Strange Reflections

Town lore held Madam Hodgkins to be a cougar. She lived in a large manor off the east end, surrounded by a tall fence with rusted fleur de lis atop every stoke that in some lights looked like an array of knives. Hodgkins lived by herself, they said, scrubbing the house once daily, hardly ever eating, or peering out the window at the high school boys who’d walk by. Or else she was writing letters to imaginary friends (her mailbox was always full of outgoing letters, but never incoming ones), tending to her twelve cats (which nobody saw, though she bought copious amounts of kitty litter every weekend), and doing what most single, unemployed ladies in their mid forties did, which for Bryant St. Martin didn’t amount to much.

So one morning when he received a brown-paper package on his front porch, addressed from Madam Hodgkins, he had no idea what to expect.

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Sculpted Lightning

or, The Beautiful Sameness of Normalcy

Original photograph by Fir0002/Flagstaffotos via Wikipedia, “Lightning”

Not like vinegar touches the tongue
or the futile efforts to mow down cement
make the sidewalk bloom with daffodils and daisies
let the summer unfold in whispers and sideways glances
let the heat undulate above the asphalt
paths that lead us to park benches draped in shade
and supernovas launched from baseball fields
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The Suffocant

The first breath was my last: at the threshold I felt it seeping through the minuscule opening between jam and door as I reached for the bolt, tempering the cool air with its searing fingertips. The second breath, as the door opened, filled my lungs with a desert’s dryness, sinking to the pit of my stomach and making me want to retch. The third breath—I was at the precipice now, only steps from truly entering the world—came with raw heat striking my skin, slipping through the fibers of my clothes and tearing at my pores. The fourth, as I stepped into the sun, struck like a whip to my back, white paint onto black, a lion poised to attack. I staggered forward, my hands reaching, my eyes reduced to blurry forms of faded colors before me: is this all the world has to offer? Is this our destiny, drab and delusional? Saturated with life but devoid of the living?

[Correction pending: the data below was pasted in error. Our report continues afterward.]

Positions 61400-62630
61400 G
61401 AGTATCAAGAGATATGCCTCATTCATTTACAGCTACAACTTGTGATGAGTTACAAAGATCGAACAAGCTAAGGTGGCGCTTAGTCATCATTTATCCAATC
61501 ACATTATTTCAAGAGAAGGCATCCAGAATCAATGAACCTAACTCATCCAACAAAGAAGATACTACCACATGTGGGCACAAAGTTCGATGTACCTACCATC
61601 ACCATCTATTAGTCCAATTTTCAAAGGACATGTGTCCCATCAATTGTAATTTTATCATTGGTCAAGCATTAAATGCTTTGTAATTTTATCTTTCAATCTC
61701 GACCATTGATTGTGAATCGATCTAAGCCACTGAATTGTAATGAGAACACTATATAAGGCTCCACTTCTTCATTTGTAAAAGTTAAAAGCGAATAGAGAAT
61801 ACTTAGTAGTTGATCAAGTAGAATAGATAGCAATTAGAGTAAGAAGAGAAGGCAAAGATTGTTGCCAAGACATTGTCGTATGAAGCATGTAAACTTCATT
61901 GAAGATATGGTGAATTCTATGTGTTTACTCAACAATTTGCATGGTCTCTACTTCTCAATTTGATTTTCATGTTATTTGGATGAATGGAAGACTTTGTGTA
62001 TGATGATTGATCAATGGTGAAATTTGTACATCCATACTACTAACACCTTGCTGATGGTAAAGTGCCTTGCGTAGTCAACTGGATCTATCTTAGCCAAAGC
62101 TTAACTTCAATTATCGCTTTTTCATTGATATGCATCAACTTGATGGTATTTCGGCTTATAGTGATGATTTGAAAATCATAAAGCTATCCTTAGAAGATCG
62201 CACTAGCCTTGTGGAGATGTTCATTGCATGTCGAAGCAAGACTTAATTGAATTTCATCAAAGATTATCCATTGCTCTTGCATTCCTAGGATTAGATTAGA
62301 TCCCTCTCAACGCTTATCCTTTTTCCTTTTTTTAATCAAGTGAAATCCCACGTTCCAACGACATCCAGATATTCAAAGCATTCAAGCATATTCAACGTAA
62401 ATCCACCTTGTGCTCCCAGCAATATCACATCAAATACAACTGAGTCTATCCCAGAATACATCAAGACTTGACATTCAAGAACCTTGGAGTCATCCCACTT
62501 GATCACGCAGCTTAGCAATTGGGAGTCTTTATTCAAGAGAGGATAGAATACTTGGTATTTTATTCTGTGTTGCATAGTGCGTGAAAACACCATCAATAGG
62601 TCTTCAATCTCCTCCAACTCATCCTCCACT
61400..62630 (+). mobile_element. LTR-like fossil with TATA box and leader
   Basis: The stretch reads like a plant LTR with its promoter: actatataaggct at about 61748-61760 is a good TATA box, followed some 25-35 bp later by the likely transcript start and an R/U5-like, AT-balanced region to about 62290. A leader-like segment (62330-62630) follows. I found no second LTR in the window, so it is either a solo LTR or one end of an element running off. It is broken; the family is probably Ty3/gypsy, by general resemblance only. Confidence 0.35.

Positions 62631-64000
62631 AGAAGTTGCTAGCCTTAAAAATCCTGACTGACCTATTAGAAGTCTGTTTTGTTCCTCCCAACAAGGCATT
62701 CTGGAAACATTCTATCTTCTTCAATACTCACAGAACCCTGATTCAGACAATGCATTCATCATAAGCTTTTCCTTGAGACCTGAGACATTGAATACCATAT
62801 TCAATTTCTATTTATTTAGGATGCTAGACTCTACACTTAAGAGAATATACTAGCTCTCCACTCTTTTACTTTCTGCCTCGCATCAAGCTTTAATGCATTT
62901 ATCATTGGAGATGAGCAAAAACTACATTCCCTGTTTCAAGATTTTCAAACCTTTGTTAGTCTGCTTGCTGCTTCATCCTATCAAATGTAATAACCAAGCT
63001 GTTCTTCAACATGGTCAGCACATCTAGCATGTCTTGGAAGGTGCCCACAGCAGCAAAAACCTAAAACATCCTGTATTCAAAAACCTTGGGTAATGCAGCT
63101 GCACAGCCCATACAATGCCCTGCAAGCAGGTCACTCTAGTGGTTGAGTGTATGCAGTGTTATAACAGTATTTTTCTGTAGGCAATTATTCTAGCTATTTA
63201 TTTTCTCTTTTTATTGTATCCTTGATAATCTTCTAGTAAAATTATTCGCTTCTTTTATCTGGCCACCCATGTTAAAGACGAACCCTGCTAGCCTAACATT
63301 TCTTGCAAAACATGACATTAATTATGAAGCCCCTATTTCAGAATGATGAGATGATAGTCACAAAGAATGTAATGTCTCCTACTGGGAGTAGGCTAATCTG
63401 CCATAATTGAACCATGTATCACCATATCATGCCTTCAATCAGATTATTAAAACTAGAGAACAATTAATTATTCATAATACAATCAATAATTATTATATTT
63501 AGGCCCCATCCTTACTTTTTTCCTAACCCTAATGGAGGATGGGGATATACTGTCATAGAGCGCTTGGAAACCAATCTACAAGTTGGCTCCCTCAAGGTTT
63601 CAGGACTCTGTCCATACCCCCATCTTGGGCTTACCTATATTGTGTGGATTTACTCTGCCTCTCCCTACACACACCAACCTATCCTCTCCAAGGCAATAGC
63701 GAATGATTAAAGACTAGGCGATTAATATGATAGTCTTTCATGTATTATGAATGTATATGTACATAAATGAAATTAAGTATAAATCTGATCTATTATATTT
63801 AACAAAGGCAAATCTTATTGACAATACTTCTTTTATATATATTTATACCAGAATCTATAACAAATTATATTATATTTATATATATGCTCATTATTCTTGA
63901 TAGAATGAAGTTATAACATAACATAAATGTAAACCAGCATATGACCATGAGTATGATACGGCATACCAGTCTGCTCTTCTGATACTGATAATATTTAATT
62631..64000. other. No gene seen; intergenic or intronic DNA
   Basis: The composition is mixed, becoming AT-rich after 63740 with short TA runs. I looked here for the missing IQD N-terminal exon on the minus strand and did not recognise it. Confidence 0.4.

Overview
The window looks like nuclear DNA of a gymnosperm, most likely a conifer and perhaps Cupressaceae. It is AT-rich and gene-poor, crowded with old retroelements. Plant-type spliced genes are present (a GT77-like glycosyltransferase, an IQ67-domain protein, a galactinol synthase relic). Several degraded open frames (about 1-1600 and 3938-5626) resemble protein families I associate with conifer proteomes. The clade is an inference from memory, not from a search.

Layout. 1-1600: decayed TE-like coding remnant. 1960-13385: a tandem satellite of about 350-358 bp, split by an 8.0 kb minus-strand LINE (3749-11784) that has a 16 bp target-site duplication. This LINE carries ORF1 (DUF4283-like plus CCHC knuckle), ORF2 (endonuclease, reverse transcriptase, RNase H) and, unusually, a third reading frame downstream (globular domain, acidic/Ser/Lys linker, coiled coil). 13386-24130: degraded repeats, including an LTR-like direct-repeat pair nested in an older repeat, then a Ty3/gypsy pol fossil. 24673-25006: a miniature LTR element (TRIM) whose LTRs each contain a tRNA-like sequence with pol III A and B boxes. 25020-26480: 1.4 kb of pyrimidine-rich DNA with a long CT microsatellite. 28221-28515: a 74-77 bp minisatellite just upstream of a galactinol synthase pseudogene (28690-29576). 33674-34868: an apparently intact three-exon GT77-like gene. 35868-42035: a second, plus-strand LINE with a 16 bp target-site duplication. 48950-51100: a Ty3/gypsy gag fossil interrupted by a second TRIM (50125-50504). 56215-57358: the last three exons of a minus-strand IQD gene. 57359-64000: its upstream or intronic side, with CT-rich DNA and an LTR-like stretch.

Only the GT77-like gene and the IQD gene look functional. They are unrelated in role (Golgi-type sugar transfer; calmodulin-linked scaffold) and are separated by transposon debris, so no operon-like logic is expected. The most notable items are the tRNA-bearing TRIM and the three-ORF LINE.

The fifth breath took me to my knees, hands flailing over pavement, nails caught on stone slivers and lifted from the flesh, agonizing screams lost in a desiccated world.

Is this the emptiness borne of no inspiration? Is this my suffocation when I cannot write?